We know too much sugar can cause cavities. So, it is not surprising that too much glucose, also called sugar in your blood from diabetes, can cause pain, infection, and other problems in your mouth, according to the National Institute of Diabetes and Digestive and Kidney Diseases. Glucose is present in your saliva—the fluid in your mouth that makes it wet. When diabetes is not controlled, high glucose levels in your saliva help harmful bacteria grow. These bacteria combine with food to form a soft, sticky film called plaque. Plaque also comes from eating foods that contain sugars or starches. Some types of plaque cause tooth decay or cavities. Other types of plaque cause gum disease and bad breath. Therefore, diabetics who are not careful in controlling sugar intake are more prone to cavities, as well as gum disease.
Emerging research also suggests that the relationship between serious gum disease and diabetes is two-way, according to the American Diabetic Association. Not only are people with diabetes more susceptible to serious gum disease, especially when blood glucose is high, but serious gum disease may have the potential to affect blood glucose control and contribute to the progression of diabetes. Research suggests that people with diabetes are at higher risk for oral health problems, such as gingivitis (an early stage of gum disease) and periodontitis (serious gum disease). People with diabetes are at an increased risk for serious gum disease because they are generally more susceptible to bacterial infection and have a decreased ability to fight bacteria that invade the gums.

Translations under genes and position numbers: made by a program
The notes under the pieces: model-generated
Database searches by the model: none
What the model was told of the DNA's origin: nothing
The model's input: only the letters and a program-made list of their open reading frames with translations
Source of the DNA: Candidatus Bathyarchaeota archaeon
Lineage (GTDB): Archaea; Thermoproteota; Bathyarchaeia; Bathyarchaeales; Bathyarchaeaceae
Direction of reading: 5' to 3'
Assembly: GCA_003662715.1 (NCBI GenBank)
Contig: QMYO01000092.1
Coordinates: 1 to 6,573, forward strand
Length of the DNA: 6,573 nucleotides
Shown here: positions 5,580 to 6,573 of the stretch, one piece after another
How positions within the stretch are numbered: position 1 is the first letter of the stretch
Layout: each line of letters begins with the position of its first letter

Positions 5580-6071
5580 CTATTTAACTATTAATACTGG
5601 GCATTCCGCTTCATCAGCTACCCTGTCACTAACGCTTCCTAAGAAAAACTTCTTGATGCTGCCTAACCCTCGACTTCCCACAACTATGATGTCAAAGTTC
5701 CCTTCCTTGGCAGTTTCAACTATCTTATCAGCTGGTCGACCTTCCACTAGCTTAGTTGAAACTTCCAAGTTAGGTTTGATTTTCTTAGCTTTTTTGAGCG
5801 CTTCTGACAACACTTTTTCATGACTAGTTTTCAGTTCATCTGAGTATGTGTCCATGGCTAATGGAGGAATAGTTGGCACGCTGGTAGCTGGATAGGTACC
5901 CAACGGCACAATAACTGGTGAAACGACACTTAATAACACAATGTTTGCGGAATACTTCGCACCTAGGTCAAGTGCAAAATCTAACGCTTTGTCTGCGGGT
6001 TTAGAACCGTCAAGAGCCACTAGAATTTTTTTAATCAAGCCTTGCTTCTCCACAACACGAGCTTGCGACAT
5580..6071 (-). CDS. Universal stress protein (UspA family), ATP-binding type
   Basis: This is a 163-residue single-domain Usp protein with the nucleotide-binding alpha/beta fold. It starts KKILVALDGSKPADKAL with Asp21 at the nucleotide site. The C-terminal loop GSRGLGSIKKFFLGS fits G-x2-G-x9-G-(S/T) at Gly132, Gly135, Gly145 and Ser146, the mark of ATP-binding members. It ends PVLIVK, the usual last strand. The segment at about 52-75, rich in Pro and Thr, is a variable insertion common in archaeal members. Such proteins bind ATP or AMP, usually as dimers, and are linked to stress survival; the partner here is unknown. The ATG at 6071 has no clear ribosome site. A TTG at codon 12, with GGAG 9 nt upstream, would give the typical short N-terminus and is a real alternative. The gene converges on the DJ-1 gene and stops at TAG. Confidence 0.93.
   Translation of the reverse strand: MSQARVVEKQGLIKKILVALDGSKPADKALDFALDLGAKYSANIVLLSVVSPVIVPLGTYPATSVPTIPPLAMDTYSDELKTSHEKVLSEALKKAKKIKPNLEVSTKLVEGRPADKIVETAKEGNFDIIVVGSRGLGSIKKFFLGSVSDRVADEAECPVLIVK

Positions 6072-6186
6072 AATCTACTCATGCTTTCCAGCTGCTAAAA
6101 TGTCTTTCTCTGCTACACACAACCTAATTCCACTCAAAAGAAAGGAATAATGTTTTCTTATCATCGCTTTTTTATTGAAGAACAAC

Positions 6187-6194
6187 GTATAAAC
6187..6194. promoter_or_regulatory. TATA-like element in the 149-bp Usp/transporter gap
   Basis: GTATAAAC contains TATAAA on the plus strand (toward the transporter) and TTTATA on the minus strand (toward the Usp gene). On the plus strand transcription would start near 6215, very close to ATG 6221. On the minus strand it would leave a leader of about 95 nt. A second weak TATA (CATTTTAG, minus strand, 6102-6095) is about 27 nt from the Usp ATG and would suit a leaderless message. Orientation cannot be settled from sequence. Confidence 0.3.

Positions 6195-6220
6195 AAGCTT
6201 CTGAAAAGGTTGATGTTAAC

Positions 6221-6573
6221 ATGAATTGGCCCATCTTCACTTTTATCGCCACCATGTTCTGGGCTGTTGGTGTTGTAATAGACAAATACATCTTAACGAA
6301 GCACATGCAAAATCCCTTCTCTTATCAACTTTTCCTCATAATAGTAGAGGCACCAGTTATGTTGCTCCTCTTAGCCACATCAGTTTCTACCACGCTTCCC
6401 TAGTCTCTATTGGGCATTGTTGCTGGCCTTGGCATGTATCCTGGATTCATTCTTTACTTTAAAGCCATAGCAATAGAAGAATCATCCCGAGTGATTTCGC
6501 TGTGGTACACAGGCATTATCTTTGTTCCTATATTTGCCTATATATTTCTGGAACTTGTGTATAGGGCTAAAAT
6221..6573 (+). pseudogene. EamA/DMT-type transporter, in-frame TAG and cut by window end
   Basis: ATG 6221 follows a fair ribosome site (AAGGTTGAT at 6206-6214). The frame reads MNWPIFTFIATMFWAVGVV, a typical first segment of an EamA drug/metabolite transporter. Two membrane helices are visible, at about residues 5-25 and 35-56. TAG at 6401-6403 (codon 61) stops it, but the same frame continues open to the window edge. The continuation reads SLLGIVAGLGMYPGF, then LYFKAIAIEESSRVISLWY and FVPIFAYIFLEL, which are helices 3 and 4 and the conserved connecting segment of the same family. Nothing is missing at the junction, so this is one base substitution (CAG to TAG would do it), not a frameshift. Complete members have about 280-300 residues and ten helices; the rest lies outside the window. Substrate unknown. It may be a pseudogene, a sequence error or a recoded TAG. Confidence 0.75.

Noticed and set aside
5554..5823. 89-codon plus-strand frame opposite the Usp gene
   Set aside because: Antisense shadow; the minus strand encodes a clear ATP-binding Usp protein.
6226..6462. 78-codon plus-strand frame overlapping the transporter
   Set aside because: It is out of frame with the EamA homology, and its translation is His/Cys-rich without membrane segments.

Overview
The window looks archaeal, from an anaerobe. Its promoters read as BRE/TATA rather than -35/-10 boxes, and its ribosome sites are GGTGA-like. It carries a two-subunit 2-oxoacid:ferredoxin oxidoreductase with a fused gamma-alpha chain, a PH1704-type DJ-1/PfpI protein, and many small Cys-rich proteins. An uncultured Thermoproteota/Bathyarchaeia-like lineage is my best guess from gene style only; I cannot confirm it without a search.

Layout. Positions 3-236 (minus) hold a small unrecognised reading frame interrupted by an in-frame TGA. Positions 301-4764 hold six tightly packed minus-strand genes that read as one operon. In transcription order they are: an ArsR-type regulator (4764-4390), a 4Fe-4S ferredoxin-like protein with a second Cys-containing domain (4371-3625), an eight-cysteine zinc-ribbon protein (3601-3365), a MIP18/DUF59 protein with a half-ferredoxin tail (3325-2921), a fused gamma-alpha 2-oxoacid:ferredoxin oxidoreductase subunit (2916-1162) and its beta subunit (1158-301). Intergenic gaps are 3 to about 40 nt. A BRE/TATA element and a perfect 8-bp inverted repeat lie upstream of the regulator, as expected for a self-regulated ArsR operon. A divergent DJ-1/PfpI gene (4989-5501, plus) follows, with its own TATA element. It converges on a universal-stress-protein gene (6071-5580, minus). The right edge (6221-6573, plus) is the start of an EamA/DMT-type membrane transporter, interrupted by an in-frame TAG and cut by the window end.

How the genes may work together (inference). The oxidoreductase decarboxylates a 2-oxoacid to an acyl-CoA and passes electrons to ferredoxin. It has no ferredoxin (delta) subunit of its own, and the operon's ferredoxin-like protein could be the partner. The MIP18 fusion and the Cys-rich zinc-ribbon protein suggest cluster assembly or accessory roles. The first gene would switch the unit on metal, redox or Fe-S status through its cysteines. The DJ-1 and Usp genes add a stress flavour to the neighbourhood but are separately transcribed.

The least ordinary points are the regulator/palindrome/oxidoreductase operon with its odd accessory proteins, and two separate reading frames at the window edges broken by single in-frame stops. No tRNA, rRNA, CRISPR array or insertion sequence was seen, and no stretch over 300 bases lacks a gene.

It can be said that overconsumption of sugar may be a major cause of two of the most prevalent diseases in the world, i.e., gum disease and diabetes.
National surveys have found that the average American consumes around 85 grams of sugar every day. According to the new USDA guidelines, we should really be eating a fraction of that amount. The recommended sugar intake for adult women is 22 grams of sugar per day, for adult men, 36 grams daily, and for children, 12 grams a day.
Over time, consistently taking in more sugar will lead to insulin disease, otherwise known as diabetes. What’s alarming is that many people do not realize they are on the road to diabetes. This epidemic of “on the way to diabetes” is called prediabetes. Type 2 diabetes doesn’t appear suddenly and the slow, long and invisible road there is “prediabetes,” which is where blood sugar levels are consistently higher than normal over a long time, slowly affecting insulin signaling.
So, overconsumption of sugar leads not only to cavities and gum disease, but also can predispose you to prediabetes and even diabetes. In summary, cut down on the sugar intake. Be consistent in your home dental care, as well as your visits to your dentist.
If you would like more information about diabetes, call Dr. Chao in Alhambra, CA at (626) 308-9104 or visit www.alhambradental.com.
Dr. Chao proudly serves Alhambra and all surrounding areas.